28.From the totality of the record of the trial court, it is clear that the trial court had no basis for arriving at the conclusion that, besides the initial payment of Kshs 150,000, the 1st respondent subsequently paid to the appellant a further sum of Kshs 280,000 making a total of Kshs 430,000. What the 1t respondent proved was payment of Kshs 150,000 to the appellant, which the appellant acknowledged by executing the sale agreement dated 22/8/2016. He did not prove payment of a further sum of Kshs 250,000. That is the finding of this court on the second issue.
29.The third issue is the question as to whether the relief of general damages was available to the 1st respondent. My answer to the question is in the negative. First, the 1st respondent did not prove breach of the agreement dated 22/8/2016 by the appellant. Secondly, as a general principle, general damages are not available in actions founded on breach of contract. The Court of Appeal emphasized this principle not too long ago in the case of Kenya Tourism Development Corporation v Sundowner Lodge Ltd  eKLR. Our superior courts have, in a line of decisions, upheld this general principle. The trial court clearly erred by ignoring this principle. I will not say more on the issue. My finding on the issue is that the relief of general damages was not available to the 1st respondent, hence the award of Kshs 200,000 as general damages was an error.
30.What was available to the 1st respondent, in my view, was the relief of refund of the purchase price which the 1st respondent paid to the appellant. This was pleaded in prayer 4 as an alternative relief. As demonstrated in the preceding paragraphs, the 1st respondent proved payment of only Kshs 150,000. He did not prove payment of a subsequent sum of Kshs 280,000.
31.The appellant prayed in the memorandum of appeal and submitted in this appeal that he was entitled to 10% of the purchase price as liquidated damages. First, if the appellant wanted to ventilate a counterclaim or a set-off, he had every right to do so through pleadings in the trial court at the point of responding to the 1st respondent’s claim. He elected not to do so. He cannot use this appeal as the platform on which to ventilate the claim. Secondly, the agreement dated 22/8/2022 did not provide for liquidated damages equivalent to 10% of the purchase price. Further, the 2015 edition of the Law Society of Kenya Conditions of Sale, which counsel for the appellant alluded to and invited the court to invoke, was not incorporated into the sale agreement. What the parties purported to incorporate into the agreement for sale were non-existent conditions described as the “The Law Society of Kenya Conditions under CAP 160”. Consequently, the plea to this court to award the appellant liquidated damages equivalent to 10% of the purchase price has no basis and is misplaced.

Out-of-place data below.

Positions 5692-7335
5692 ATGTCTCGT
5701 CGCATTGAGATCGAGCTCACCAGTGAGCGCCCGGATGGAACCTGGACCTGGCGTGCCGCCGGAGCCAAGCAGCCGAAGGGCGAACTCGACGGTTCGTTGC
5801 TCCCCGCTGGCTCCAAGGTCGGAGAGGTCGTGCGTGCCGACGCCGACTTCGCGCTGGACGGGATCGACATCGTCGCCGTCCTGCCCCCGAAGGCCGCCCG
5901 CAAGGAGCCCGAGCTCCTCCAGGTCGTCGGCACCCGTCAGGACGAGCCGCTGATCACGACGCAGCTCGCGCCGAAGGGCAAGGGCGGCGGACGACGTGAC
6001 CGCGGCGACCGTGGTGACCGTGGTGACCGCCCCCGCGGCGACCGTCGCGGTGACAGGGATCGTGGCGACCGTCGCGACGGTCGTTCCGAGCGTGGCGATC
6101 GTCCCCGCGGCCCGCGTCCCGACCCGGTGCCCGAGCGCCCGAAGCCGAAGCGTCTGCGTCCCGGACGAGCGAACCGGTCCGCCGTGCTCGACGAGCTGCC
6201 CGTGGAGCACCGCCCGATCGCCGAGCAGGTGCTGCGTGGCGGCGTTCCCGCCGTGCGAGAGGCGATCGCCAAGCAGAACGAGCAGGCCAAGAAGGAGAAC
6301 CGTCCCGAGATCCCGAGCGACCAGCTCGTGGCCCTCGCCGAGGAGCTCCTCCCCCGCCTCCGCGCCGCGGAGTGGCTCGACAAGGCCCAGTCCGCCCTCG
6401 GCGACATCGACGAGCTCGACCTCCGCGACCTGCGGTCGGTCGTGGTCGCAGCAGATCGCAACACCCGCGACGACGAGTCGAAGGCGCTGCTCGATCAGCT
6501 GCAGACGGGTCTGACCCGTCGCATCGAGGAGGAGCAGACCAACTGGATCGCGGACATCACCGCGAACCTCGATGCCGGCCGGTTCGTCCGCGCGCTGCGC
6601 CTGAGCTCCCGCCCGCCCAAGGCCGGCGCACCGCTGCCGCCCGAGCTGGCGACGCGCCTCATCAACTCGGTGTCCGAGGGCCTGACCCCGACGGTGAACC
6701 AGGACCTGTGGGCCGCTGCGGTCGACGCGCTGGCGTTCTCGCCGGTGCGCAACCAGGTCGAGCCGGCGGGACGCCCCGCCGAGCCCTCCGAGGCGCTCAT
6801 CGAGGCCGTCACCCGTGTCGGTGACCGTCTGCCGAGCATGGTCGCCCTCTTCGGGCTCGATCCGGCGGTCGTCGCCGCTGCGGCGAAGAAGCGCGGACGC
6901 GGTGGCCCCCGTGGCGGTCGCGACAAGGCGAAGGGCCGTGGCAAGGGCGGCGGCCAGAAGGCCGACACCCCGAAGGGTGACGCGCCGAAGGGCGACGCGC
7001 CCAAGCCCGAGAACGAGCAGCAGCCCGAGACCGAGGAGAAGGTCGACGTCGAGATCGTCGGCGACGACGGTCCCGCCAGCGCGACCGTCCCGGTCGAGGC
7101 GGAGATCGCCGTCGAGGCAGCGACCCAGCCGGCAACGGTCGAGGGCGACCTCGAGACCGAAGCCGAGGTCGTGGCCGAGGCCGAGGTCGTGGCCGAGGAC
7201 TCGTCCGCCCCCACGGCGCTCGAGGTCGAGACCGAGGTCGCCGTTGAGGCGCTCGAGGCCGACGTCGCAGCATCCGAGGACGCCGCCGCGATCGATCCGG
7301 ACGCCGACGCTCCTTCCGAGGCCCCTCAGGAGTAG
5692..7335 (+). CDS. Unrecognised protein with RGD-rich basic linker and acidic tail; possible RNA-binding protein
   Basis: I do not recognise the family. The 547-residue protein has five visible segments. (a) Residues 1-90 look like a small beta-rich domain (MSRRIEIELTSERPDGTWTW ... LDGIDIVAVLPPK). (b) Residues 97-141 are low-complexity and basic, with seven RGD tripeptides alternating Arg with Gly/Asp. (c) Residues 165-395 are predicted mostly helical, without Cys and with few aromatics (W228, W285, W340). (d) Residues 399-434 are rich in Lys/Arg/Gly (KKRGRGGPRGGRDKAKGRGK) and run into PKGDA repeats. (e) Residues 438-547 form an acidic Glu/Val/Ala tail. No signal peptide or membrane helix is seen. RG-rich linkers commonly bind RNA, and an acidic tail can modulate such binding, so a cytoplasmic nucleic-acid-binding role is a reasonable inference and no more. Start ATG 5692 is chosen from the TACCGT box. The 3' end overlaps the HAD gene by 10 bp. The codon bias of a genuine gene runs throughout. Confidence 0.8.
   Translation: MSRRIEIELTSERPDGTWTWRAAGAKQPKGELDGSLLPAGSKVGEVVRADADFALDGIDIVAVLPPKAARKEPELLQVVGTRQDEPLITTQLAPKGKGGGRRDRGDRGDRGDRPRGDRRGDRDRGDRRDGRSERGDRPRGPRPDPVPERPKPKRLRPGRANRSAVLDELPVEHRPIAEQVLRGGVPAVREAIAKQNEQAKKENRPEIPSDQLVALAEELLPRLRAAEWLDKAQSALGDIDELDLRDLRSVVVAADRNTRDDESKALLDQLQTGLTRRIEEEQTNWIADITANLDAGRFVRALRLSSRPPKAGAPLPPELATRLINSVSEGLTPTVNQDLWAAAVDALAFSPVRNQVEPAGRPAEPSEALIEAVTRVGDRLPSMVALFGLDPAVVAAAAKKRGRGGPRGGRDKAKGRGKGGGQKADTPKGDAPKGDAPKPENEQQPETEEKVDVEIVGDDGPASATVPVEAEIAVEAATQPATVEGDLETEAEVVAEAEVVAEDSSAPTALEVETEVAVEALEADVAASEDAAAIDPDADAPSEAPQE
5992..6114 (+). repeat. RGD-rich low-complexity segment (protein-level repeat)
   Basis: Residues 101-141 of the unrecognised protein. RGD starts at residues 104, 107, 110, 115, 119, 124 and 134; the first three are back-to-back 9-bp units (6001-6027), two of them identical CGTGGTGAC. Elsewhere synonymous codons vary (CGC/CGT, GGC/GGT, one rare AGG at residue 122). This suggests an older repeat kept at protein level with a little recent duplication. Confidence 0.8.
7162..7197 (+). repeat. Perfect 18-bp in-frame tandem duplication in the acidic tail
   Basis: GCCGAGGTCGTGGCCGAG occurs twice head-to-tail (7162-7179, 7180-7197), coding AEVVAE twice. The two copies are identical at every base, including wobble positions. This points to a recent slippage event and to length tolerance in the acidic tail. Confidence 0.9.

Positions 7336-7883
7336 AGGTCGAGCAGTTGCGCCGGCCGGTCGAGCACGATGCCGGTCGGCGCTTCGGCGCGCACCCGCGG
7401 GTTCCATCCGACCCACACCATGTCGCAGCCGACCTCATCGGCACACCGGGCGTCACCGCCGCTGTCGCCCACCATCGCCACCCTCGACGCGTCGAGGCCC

32.The totality of the foregoing is that the 1st respondent was only entitled to a refund of the sum of Kshs 150,000. Had the appellant tendered the money at the time of entering appearance, he would have escaped paying interest. He, however, elected to keep the money despite having earlier offered to refund the money through his letter dated 15/8/2019. He would, in the circumstances, pay interest at court rate from the date of filing suit in the trial court. He will also bear costs of the suit in the trial court, for the same reason.
33.In the end, this court finds merit in this appeal. Because the errors giving rise to the appeal were committed by the trial court, parties will bear their respective costs of the appeal.
34.For the above reasons, this appeal is allowed and is disposed in the following terms:a.The Judgment of the trial rendered on 12/11/2020 in Ruiru SPMC E & L Case No 20 of 2020 is set aside and is substituted with the following award in favour of the plaintiff against the 1st defendant in the said suit.i.A refund of Kshs 150,000 to the plaintiff by the 1st defendant.ii.Interest at court rate on the above sum from the date of filing suit till payment in full.iii.Costs of the suit.(b)Parties shall bear their respective costs of this appeal.
DATED, SIGNED AND DELIVERED VIRTUALLY AT THIKA ON THIS 17TH DAY OF JANUARY, 2023.B M EBOSOJUDGEMr Macharia holding brief for Mr Kihara Njuguna for the AppellantCourt Assistant: Ms Osodo